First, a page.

Wednesday, January 27, 2016

David Crockett: Lion of the West

This wonderful biography of an iconic hero by Michael Wallis was such an interesting read.  Wallis did a beautiful job telling the complete story of David Crockett against the more folk-hero image many of us have of "Davy, Davy Crockett, king of the wild frontier."  So much of that image was based on legend, yet the real David Crockett was  fascinating and though not always sterling in character, was someone we can admire.  It's great to see the historic perspective more clearly, and to read about his life and times, and also about his death at the Alamo.  If we can remove Fess Parker and John Wayne from our minds as we read, the true person who became the legend becomes ever more clear.  Definitely recommend!

Sunday, January 24, 2016

All The Light We Cannot See

This book has been highly recommended, has a Pulitzer Prize, on the best seller lists. Can you guess which book I am talking about?

Yep, it's.... ta da.... drumroll please....



We have this guy in our book club here who is always coming up with books we "HAVE TO READ".  His track record is sort of half and half. Sometimes we like his suggestions, sometimes we don't.

But, this book. Oh my gosh!!

I hope you will put this book at the top of your reading list. I loved it.

Who would have thought that I would? Yes, I've read quite a number of books about WWII. And, this is another one! But, the way this man puts words on a page. I don't believe I have ever read a book that is written in this manner. There are sentences and then there are words that aren't sentences but you just don't care because it makes so much sense that he didn't stick to the rules.

Marie-Laure lives with her Papa in Paris. She is blind. Papa takes her with him everyday to the museum, where he is the keeper of keys. Hidden deep inside the museum is a precious jewel "The Sea of Flames". 

Werner and his sister, Jutta, live in an orphanage in Germany.  He finds a crude old radio in the woods and brings it back to his dormer room and begins to fix it. He and Jutta begin to listen to a broadcast of beautiful music and words from France. He gets very good at fixing radios and with the war progressing from Germany into other countries, Werner is given a scholarship to an academy training young men for Hilter's Youth movement.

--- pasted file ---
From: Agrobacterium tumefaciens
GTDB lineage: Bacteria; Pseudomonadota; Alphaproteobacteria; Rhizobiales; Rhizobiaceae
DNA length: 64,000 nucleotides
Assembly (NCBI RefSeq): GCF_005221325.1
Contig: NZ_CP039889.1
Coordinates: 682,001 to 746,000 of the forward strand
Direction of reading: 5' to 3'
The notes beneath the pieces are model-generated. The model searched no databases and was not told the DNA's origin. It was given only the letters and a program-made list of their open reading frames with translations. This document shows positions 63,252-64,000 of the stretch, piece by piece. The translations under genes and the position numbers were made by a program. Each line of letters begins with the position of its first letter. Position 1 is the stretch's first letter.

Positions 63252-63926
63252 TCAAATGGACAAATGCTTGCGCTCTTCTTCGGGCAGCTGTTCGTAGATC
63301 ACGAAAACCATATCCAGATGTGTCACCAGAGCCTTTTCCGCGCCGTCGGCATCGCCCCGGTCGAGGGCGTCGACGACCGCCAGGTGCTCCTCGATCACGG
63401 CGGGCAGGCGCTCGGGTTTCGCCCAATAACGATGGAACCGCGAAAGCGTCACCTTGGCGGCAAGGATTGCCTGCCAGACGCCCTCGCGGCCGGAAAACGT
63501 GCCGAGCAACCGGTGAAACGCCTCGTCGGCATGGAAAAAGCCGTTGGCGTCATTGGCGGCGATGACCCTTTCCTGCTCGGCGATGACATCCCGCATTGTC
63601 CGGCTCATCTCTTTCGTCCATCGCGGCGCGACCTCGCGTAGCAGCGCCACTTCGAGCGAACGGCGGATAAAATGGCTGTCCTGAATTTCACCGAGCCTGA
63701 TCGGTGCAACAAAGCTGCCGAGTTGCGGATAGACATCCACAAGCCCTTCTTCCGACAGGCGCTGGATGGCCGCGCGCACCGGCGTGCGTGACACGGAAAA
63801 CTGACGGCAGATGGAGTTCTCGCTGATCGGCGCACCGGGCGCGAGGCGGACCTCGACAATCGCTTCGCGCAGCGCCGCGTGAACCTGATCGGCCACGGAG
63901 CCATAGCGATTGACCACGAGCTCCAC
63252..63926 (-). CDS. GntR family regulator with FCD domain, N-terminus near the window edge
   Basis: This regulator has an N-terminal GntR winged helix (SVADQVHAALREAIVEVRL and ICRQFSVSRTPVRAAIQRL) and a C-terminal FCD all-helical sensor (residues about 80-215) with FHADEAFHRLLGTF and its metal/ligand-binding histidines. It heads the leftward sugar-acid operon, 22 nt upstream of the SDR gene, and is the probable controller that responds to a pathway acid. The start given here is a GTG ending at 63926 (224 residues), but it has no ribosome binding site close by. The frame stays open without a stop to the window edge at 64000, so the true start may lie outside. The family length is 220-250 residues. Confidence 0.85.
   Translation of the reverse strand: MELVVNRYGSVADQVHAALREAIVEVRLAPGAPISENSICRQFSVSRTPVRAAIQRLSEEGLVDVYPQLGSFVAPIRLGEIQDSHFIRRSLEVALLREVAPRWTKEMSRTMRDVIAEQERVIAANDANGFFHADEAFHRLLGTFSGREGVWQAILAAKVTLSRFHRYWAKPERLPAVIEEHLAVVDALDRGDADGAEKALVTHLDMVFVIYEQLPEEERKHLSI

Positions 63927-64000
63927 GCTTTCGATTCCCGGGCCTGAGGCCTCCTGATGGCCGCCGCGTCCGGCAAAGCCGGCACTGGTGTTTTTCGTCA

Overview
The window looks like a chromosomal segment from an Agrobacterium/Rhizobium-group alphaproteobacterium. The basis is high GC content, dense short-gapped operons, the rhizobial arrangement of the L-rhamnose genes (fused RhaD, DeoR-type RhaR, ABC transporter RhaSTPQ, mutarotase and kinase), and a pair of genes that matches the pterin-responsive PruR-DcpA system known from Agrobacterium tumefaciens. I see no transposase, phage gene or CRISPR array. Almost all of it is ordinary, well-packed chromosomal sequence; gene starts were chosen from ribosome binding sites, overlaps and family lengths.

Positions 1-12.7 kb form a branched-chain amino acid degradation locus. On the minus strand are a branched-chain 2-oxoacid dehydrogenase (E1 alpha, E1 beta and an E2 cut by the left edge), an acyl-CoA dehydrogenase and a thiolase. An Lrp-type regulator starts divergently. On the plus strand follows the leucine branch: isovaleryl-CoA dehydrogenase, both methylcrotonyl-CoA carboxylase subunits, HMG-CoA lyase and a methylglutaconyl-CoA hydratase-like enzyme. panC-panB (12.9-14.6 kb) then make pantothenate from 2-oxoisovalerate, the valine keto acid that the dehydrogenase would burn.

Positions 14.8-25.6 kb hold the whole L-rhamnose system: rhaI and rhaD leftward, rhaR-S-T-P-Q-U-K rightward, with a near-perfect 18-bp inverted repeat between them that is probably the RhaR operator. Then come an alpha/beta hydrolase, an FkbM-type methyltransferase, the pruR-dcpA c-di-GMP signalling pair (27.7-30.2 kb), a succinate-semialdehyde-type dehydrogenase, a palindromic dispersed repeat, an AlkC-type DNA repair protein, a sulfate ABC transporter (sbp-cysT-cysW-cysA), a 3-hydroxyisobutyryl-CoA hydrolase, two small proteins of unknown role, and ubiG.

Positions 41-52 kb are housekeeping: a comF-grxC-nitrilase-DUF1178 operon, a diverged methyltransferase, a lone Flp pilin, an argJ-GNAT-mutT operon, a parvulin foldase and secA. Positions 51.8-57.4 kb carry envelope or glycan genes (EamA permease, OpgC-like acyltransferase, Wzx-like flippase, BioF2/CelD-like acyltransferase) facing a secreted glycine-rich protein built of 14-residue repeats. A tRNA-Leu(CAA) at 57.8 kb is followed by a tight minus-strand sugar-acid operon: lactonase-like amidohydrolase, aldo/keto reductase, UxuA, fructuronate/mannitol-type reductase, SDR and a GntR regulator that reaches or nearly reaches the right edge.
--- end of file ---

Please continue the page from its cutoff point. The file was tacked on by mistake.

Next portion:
When Germany takes over Paris, Marie-Laure and her Papa flee to a seaside village where his recluse uncle lives. It was from this house that the mysterious music pouring through Werner's old radio had been broadcast from. In their escape from Paris Papa carried with him a small carving. There is something inside this carving that seems to be of utmost importance but Marie-Laure does not know why. 

The war rages on, Werner is now a soldier and he ends up in Saint-Malo, the city where Marie-Laure now lives. With the city under seige, it is here that the two unlikely young people meet. 

I am not going to tell you anymore. You must read this for yourself. This story gives you hope that there is good in this world regardless of how bad things get. It's well written. As I read each page, I viewed myself as someone standing in a corner watching every event unfold. It was fabulous.

Thursday, January 21, 2016

Reading Block Ended

Ever had a reading block?  This was a first time for me.  I found myself slowing down on my reading in December but still managed to end with 69 books read for the year.   The last one was the latest in the No. 1 Ladies Detective Agency series entitled "The Woman Who Walked in Sunshine".

Then there was a big pause - a reading block.  I tried to pick up several books, started them, but closed them up.  Not what I wanted to read.  Even another Louise Penny mystery was just not enticing.  I went 15 days at least before I felt I could open another book.  



To break the block I had to find something light, fluffy, easy to read.  I stumbled upon a new book at the library called "Your Heart's Desire" by Melody Carson. Set in post WWII California, it was a love story involving a war widow and the heir apparent of a candy business.  Predictable, sappy, light - all of those, but it did the trick and broke the block.